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    With the steady flow of settlers into Indian controlled land, Eastern newspapers circulated sensationalized stories of savage native tribes carrying out massive massacres of hundreds of white travelers. Although some settlers lost their lives to American Indian attacks, this was not the norm; in fact, Native American tribes routinely helped settlers cross the Plains. Not only did the American Indians offer wild game and other supplies to travelers, but they served as guides and messengers between wagon trains as well. Despite the friendly natures of the American Indians, settlers still feared the possibility of an attack.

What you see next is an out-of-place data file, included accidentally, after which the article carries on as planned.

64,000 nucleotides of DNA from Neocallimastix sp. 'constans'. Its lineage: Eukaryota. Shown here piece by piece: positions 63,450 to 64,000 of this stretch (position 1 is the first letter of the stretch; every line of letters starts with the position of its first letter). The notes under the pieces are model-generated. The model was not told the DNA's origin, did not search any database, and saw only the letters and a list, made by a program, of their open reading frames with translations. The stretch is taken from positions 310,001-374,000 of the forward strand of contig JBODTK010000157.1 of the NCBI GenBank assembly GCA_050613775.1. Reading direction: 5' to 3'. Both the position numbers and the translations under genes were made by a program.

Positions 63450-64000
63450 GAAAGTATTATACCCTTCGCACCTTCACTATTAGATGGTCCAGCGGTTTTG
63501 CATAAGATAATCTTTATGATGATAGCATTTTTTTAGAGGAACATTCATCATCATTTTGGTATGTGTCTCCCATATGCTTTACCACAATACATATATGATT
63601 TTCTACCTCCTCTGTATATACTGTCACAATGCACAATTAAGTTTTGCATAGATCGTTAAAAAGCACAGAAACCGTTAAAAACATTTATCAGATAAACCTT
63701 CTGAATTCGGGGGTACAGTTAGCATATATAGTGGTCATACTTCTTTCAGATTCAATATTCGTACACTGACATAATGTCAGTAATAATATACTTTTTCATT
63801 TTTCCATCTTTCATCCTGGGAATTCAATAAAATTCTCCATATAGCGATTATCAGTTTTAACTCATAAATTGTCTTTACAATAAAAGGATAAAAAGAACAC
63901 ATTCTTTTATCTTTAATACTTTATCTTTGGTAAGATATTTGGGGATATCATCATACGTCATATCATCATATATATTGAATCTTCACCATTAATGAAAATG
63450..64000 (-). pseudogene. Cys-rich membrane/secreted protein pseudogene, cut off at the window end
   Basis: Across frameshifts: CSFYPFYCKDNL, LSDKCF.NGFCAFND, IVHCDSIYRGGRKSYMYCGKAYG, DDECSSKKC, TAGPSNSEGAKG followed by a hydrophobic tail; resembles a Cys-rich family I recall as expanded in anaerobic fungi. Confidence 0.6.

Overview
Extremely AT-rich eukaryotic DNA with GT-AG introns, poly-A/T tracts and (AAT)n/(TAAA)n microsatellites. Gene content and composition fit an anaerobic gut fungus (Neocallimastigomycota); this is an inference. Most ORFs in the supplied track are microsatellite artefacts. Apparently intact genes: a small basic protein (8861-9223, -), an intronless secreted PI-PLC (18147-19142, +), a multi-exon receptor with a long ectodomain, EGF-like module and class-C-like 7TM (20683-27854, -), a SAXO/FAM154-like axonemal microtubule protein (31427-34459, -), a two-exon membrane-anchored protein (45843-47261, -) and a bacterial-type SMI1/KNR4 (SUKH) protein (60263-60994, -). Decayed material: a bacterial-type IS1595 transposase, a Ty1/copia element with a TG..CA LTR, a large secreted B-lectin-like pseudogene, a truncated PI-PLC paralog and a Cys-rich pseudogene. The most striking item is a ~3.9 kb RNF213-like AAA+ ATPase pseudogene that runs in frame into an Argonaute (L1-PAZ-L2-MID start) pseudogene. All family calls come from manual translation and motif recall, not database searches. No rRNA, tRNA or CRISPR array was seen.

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    To soothe these fears, in 1851 the U.S. government placed a conference with several local Indian tribes and established the Treaty of Fort Laramie. Within this treaty, each Native American tribe accepted a bounded territory, allowed the government to construct roads and forts in this territory and agreed not to ever assault settlers; in return the federal government agreed to honor the boundaries of each tribe’s territory and make gross annual payments to the Indians. The Native American tribes responded quietly to the treaty; in fact the Cheyenne, Sioux, Crow, Arapaho, Assinibione, Mandan, Gros Ventre and Arikara tribes, who entered into the treaty, even agreed to end the hostilities amongst their tribes to be able to accept the conditions of the treaty.